But The Fat Ham shares challenges common with most restaurants. Its profit margins are smaller. There’s no giant walk-in cooler and less room for dry storage. Ultimately, he says, small restaurants are no easier than large ones. Staffing, for example, runs with little room for error in small restaurants.
“With a smaller restaurant, it’s harder to actually turn tables,” Sbraga says. “Because if someone shows up late it could really throw the game plan off, whereas in a larger restaurant if someone shows up late, it’s a little easier to cover up and move someone here or there.”
Downtown Memphis’ eighty3 restaurant is small simply because it had no other choice. Gene Kornota, principal of Rebel Hospitality Group, which owns eighty3 and the adjoining Madison Hotel, says the 990-square-foot restaurant was all the space his company could find. The 110-room hotel had no space for a restaurant, so the company purchased an adjoining building to create the restaurant.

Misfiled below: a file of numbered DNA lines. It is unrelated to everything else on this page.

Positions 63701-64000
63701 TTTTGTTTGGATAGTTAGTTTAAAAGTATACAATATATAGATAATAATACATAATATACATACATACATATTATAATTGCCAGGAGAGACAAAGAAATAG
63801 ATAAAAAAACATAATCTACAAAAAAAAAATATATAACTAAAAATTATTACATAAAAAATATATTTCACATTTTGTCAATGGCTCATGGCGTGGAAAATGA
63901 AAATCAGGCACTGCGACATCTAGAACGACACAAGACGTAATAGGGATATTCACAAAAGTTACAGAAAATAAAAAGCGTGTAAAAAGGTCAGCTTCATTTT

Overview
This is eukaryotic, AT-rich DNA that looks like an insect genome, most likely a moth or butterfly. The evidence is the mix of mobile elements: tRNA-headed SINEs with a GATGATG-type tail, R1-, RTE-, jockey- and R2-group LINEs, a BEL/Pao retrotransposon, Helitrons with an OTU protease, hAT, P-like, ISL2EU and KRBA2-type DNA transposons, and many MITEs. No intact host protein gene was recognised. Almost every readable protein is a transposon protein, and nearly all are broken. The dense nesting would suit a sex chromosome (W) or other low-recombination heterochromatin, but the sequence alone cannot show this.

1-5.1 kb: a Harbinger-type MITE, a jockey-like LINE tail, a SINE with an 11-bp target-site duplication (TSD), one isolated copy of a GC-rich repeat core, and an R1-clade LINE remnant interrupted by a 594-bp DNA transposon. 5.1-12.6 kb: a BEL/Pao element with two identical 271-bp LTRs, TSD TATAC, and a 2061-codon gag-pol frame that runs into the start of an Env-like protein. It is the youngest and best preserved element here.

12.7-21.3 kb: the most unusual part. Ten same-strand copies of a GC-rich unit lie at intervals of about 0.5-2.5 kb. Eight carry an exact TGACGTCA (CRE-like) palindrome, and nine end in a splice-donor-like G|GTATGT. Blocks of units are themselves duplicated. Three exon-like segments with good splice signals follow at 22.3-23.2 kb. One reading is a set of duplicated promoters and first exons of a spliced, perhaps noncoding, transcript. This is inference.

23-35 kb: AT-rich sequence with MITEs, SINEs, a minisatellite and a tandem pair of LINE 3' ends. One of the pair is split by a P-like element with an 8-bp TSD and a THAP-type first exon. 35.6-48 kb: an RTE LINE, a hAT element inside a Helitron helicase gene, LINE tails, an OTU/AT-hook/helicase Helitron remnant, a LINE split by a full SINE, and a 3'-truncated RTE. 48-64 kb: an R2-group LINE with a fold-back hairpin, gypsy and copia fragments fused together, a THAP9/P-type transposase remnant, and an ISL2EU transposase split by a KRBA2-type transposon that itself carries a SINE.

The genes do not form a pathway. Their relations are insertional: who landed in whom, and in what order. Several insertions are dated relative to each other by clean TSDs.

“It was all we could get,” Kornota says. “That was the footprint we had.”
The restaurant space was so small that there was no room for a kitchen. The company purchased another adjoining building, which now serves as the back of house. In addition to preparing food for eighty3, the kitchen services 3,000 square feet of meeting space, provides the hotel’s room service, and serves a rooftop lounge—all in about 1,200 square feet.
“When all [aspects] are firing, it’s a challenge. It’s tight,” Kornota says.
That means many spaces serve double duty, like the triple-basin sink, which is used for prepping meat and fish during the day and washing dishes at night.
The 44-seat restaurant—within walking distance of the famous Peabody Hotel and the legendary Blues corridor on Beale Street—is decorated with vivid colors, rusted steel, and graffiti.
“It’s got a very New York sort of feel,” Kornota says. “Memphis hadn’t experienced a restaurant like this before. It has a compact, denser urban feel.”
Despite being on hotel premises, he says the restaurant is a favorite with locals. And he says he prefers operating a restaurant on the smaller scale.
“It’s more manageable. And I like it when it feels busy,” he says. “It feels better to me than to have a cavernous space when you’re not busy.”